Recreational Music Making
What is Recreational Music Making?
Recreational Music Making is the act of playing music for the shear joy of it. Music is often thought of as a performance-oriented activity, learning and practicing a piece of music with a view to playing for an audience. Perhaps the easiest way to think of Recreational Music making is to think of a group of people making music in a living room, a park, or at a restaurant, with no goal except to enjoy each other’s company and have some fun playing their instruments. Recreational Music can be educational! Learning to play an instrument and working to develop skills is helps people feel a sense of accomplishment and can build self-esteem and community.
People have always played music as a recreational activity. The Recreational Music Making movement is aimed at promoting this practice, which has largely been replaced with performance-oriented and competitive music making. One way this is accomplished is through the training of music making facilitators, people who learn how to make music-making an accessible, fun, and socially-satisfying activity.
Recreational Music is:
- done for personal satisfaction.
- not performance-oriented.
- not competitive or comparative.
- often geared towards armature musicians.
- a way of creating positive social experiences.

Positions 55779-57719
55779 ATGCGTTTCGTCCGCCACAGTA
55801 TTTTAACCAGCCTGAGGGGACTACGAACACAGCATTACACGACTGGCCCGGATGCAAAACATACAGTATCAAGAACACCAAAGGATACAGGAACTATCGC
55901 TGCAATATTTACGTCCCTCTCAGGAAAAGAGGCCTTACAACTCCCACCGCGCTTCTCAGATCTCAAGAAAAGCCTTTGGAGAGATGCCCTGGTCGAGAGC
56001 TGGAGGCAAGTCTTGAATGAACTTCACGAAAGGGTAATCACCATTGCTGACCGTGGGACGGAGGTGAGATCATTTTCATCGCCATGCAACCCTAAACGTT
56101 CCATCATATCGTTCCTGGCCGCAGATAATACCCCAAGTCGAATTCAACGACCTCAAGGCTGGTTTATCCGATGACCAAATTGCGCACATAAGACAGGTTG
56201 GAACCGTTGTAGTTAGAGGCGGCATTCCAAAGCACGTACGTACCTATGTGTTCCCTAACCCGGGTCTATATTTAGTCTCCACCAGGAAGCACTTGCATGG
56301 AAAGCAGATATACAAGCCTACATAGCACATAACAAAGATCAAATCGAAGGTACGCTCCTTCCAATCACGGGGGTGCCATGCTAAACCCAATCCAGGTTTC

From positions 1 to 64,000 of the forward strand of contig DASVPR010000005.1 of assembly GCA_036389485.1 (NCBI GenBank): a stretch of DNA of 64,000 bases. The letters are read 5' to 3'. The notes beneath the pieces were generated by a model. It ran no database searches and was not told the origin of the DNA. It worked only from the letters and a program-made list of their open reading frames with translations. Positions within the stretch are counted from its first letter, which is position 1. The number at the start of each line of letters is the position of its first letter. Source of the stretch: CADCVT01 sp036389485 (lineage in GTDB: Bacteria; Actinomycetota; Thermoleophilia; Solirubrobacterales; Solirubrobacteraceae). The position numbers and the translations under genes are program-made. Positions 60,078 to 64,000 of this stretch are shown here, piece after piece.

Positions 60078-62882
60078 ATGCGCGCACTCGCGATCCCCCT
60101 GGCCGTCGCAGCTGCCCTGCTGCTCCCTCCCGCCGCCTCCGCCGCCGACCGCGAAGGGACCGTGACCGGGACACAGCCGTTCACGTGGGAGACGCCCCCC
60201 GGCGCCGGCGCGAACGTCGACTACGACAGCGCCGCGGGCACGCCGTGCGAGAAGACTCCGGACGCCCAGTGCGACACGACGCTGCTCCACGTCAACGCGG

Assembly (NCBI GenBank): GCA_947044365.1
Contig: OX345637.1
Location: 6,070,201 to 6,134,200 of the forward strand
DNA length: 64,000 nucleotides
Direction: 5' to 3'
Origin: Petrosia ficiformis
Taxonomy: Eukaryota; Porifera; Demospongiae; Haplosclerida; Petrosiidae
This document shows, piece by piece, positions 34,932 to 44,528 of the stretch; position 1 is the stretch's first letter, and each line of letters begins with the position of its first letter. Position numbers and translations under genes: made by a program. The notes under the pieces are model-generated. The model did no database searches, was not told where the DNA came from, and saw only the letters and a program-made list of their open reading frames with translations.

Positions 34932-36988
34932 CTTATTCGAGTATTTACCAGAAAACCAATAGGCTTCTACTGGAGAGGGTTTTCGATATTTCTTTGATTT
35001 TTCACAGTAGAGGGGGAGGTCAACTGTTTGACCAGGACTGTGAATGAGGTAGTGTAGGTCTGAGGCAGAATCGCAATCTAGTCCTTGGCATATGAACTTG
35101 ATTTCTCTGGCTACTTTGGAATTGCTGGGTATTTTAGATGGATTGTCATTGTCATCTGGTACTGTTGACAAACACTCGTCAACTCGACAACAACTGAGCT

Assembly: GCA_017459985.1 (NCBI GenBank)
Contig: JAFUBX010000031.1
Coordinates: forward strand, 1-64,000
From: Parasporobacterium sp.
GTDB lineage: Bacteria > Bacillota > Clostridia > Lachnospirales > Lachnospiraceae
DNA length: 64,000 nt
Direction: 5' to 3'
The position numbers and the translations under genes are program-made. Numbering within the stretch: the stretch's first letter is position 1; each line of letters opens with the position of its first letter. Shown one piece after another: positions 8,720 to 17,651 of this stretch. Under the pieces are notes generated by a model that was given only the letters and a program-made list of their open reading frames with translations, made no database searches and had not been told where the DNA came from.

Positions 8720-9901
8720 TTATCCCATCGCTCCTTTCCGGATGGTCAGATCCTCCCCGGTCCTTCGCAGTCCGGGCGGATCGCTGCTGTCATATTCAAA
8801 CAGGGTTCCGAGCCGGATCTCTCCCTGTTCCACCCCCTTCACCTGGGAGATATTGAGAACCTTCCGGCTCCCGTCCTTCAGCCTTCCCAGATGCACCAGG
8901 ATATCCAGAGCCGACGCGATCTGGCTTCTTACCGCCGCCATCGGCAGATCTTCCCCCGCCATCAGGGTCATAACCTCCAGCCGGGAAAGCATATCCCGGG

What does a Facilitator Do?
A Music Facilitator is someone who helps people play music for the fun of it. They use specific techniques to help people access instruments, contribute to the music making, and develop peer-to-peer connections. Facilitators who are trained in the DCM approach learn how to help participants feel included and important to the musical process. They learn how to create a safe and supportive environment for self-expression, risk-taking, learning, and sharing. A DCM Facilitator also learns how to create a wide variety of session formats to meet difference needs, from a birthday party for children to a spiritual retreat for older adults. Facilitators learn how to communicate effectively and respectfully with their participants, making the experience positive, productive, and memorable.
What are some forms of Recreational Music Making?
- Group drumming, including drum circles and drum ensembles.
- Community choirs, spiritual singing, and Kirtan (devotional singing)
- Ukulele and guitar clubs.
- Jam nights, including various styles; Jazz, Rock, Blue Grass, etc.
- Community bands, including Rock, Jazz, Classical, etc.
- Piano/Organ-based Sing-a-longs.
How Does DCM Support Recreational Music Making?
DCM helps Recreational Music Facilitators by providing:
- tools and strategies to make music fun and accessible.
- a wide variety of music-based games and activities.
- interpersonal skills training to promote community and confidence.
- musical skills training to support group music making.
- leadership skills to provide guidance and personal support.
- session plan outlines for a variety of populations.
What is Supportive Music Making?
Supportive Music Making is a service-oriented use of music to provide comfort and companionship to others. Sometimes called “bed-side music making,” Supportive Music can be provided to people who are shut-in or unable to participate in Recreational Music Making. A Supportive Music provider is someone who might play, hum, and/or sing, and who otherwise shares a musical experience with another person.
Supportive Music Activities can take the form of:
- Listening to recorded music with someone else.
- Playing an instrument for someone.
- Singing or humming along with someone.
- Moving or dancing with someone.
- Sharing any music-based activity.